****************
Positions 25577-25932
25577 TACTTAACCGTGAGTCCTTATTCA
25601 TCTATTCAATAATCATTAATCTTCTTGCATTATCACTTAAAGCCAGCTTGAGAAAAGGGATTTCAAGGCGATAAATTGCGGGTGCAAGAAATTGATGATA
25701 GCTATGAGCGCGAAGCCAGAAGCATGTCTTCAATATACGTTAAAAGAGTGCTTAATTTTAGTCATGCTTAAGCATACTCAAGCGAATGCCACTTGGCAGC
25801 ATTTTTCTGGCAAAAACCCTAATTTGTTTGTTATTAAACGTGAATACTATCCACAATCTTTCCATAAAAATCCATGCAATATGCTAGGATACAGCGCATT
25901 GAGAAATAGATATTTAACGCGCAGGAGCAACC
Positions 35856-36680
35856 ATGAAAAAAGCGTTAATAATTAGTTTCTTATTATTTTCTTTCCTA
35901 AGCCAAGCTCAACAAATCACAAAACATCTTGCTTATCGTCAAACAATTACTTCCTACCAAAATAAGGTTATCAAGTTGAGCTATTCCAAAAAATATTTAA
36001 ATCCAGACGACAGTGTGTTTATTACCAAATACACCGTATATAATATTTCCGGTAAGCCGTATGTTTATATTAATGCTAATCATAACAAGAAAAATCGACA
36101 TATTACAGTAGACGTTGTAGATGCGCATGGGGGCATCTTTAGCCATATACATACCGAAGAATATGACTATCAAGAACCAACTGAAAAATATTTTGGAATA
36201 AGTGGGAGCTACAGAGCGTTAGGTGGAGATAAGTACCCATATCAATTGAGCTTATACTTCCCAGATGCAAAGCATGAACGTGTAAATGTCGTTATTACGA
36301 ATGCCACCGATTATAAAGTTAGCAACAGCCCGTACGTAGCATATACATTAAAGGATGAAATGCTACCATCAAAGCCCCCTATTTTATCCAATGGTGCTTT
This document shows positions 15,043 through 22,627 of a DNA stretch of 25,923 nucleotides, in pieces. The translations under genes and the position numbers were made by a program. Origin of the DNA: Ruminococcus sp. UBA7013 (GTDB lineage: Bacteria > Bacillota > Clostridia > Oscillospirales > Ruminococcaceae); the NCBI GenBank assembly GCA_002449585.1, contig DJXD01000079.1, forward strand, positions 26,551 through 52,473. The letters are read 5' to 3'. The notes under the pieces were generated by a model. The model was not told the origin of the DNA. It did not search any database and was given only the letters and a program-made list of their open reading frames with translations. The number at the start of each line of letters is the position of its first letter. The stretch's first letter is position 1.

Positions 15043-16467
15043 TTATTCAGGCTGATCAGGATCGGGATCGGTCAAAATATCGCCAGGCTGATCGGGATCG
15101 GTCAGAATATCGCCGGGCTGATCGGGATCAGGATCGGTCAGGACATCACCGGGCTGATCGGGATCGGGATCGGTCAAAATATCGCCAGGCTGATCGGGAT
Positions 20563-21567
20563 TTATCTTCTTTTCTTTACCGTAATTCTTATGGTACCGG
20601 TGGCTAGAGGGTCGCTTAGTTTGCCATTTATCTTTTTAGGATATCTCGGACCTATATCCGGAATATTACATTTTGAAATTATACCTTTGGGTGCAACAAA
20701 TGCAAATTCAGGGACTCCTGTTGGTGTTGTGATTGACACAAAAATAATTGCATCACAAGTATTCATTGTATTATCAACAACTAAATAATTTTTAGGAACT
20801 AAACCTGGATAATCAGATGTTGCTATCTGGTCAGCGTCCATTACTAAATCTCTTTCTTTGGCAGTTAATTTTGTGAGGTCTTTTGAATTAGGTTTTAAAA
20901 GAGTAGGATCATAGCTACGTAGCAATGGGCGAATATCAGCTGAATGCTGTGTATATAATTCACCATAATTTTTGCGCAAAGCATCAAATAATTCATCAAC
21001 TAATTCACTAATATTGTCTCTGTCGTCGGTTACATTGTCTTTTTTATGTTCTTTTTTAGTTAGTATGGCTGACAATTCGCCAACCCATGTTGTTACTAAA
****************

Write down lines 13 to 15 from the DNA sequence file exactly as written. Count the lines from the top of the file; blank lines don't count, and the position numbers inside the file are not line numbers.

36301 ATGCCACCGATTATAAAGTTAGCAACAGCCCGTACGTAGCATATACATTAAAGGATGAAATGCTACCATCAAAGCCCCCTATTTTATCCAATGGTGCTTT
This document shows positions 15,043 through 22,627 of a DNA stretch of 25,923 nucleotides, in pieces. The translations under genes and the position numbers were made by a program. Origin of the DNA: Ruminococcus sp. UBA7013 (GTDB lineage: Bacteria > Bacillota > Clostridia > Oscillospirales > Ruminococcaceae); the NCBI GenBank assembly GCA_002449585.1, contig DJXD01000079.1, forward strand, positions 26,551 through 52,473. The letters are read 5' to 3'. The notes under the pieces were generated by a model. The model was not told the origin of the DNA. It did not search any database and was given only the letters and a program-made list of their open reading frames with translations. The number at the start of each line of letters is the position of its first letter. The stretch's first letter is position 1.

Positions 15043-16467